Bottom line: The economy is showing a few cracks – as we anticipated from the get-go of the Trump Administration if indeed he made good on his tariff threats – but, while some of those cracks are widening, we’re not staring down data that’s yet screaming “recession ahead”. Therefore, given the data, anything other than an acknowledgement of where the cracks are forming, and a straightforward commitment to adjusting policy if/when necessary, is all that would be called for.
Ah, but here’s the thing, if trade tensions do not let up, markedly and soon, the newly-created cracks will continue to widen and branch out into other areas of the economy, and, thus, I believe the data will indeed be screaming “recession ahead” in the not-too-distant future.
There’s a reason why 300+ U.S. businesses (employers) are descending onto Washington this week, most of them pleading with the Administration to end all trade wars ASAP! And, make no mistake, the Fed feels their pain.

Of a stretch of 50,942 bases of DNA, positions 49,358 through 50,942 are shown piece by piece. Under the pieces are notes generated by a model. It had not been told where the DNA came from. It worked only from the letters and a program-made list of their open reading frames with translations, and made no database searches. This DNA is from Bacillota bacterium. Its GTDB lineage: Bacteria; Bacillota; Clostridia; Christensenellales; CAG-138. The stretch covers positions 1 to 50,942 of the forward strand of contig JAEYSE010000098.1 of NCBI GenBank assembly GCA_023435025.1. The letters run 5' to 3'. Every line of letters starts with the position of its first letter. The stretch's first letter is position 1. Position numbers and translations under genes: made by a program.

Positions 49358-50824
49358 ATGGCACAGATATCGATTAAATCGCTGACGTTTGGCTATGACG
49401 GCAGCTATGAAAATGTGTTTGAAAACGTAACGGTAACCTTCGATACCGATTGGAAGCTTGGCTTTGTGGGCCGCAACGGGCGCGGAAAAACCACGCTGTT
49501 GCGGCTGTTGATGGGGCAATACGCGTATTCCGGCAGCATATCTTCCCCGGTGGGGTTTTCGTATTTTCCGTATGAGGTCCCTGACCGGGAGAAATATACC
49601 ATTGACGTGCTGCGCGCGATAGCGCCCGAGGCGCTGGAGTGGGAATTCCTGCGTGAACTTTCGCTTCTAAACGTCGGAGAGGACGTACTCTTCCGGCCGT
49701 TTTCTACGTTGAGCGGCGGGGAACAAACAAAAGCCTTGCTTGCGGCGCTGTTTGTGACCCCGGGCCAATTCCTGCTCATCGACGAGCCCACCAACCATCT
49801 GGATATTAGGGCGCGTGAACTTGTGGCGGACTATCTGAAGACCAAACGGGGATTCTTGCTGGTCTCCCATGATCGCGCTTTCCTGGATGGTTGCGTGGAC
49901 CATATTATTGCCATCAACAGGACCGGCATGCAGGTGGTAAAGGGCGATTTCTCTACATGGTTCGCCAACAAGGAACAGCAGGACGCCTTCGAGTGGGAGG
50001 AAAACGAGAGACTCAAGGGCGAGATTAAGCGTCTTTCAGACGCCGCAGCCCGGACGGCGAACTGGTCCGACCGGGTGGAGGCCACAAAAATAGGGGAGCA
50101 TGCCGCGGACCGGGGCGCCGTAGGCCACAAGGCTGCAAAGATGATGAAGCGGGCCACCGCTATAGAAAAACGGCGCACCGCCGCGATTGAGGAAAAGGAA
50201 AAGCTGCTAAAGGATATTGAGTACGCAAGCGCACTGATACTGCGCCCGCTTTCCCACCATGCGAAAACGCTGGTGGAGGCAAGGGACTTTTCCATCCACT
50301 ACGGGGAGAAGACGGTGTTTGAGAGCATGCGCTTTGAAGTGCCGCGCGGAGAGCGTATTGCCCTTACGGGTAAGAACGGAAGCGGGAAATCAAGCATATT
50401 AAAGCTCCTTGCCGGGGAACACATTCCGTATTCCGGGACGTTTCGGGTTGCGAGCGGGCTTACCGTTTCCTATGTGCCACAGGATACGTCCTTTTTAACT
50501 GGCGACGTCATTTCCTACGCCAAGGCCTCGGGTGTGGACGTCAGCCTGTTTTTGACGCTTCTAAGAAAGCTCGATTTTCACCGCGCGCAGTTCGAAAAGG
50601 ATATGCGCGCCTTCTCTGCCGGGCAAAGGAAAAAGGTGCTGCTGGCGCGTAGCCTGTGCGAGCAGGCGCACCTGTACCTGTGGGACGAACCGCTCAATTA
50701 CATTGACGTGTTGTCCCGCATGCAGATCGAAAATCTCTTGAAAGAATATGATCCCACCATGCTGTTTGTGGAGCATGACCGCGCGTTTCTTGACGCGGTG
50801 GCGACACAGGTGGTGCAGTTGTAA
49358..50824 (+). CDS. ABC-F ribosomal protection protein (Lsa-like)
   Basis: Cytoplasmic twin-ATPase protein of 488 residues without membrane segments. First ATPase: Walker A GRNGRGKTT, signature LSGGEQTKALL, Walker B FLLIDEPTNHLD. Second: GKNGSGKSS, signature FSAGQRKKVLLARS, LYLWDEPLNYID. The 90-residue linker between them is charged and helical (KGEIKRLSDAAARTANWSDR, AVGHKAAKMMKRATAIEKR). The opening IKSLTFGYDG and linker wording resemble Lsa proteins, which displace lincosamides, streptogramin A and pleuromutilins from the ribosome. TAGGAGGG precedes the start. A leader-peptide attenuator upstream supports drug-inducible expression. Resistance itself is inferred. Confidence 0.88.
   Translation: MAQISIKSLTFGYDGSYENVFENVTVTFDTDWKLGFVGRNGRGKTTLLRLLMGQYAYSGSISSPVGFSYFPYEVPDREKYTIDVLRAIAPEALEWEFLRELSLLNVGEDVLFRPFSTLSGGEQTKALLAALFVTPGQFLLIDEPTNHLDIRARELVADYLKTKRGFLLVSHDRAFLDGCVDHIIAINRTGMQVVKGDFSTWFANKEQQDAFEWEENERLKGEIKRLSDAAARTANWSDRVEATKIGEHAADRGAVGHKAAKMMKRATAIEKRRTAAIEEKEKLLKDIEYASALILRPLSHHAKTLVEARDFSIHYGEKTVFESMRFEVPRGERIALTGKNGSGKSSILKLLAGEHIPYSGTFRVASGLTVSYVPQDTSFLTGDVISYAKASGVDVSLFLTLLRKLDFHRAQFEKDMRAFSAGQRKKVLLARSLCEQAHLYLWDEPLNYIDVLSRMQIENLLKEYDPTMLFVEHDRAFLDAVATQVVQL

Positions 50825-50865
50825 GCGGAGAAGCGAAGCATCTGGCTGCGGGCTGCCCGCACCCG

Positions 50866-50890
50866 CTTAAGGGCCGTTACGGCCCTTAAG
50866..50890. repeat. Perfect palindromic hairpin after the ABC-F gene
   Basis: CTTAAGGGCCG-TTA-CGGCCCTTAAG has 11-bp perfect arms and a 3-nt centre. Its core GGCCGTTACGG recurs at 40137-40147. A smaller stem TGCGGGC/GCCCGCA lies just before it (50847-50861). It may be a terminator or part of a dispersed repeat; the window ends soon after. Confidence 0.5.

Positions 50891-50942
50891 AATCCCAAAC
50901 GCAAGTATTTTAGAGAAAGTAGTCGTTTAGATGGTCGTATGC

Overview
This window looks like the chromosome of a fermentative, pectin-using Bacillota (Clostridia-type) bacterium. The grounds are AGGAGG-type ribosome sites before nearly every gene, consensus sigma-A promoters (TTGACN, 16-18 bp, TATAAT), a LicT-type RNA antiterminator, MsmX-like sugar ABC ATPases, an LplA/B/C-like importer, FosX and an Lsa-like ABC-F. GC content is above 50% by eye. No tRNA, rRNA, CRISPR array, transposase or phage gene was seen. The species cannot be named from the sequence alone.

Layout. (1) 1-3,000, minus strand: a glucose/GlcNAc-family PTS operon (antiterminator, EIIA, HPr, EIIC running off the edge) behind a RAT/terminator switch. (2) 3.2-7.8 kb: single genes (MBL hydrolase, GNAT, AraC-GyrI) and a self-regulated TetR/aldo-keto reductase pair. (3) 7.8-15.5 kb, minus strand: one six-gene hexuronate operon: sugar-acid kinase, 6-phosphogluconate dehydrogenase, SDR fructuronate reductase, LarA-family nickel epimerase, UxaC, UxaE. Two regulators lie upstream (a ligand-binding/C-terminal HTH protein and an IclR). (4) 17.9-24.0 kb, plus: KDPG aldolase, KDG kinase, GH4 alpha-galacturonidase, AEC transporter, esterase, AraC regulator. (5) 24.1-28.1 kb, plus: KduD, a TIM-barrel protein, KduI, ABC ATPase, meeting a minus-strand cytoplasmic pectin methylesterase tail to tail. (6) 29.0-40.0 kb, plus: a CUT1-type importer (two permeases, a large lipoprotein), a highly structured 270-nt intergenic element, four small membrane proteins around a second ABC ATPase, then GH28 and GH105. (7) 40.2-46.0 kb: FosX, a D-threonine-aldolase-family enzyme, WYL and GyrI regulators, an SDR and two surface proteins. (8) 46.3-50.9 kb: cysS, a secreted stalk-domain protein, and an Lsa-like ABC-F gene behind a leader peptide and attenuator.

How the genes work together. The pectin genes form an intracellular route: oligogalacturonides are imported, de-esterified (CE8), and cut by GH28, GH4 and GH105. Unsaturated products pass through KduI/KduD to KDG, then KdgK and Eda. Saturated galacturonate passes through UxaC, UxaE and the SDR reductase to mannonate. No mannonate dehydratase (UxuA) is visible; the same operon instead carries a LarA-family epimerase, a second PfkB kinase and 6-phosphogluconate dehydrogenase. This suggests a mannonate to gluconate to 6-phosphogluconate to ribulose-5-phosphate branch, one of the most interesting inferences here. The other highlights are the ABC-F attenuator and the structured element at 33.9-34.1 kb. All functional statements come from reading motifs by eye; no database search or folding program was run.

My best guess is that, while there’ll be no cut at this meeting (well, it’s possible, but I’d be very surprised), there’ll be real hints of some coming in the not-too-distant future, and the market will welcome it. And then there’s next week’s Trump/Xi summit to contend with…
As I type (1 hour before the market opens) equity futures are pointing to a strong open this morning. They went from red to strongly green when the ECB’s Mario Draghi spoke at his institution’s annual forum, stating that “additional stimulus measures will be required” if the euro area economy doesn’t improve.
Oddly, but perhaps not surprisingly (and not encouragingly in terms of trade negotiations to come), Trump blasted the move as unfair to the U.S., as Draghi's comment immediately sparked a selloff in the Euro. Trump’s contention is that it smacks of currency manipulation and gives Europe an unfair advantage (btw a strong U.S. dollar is really good for the U.S. consumer). Perhaps he should’ve noted the immediate rally in U.S. stocks before he fired off that tweet.
P.s. Housing starts data for May was just released and came in better than expected. Futures immediately moved a few points lower (click chart below to enlarge). The market’s in no mood for good news at the moment; i.e., the bulls are aching for the Fed to signal lower rates ahead.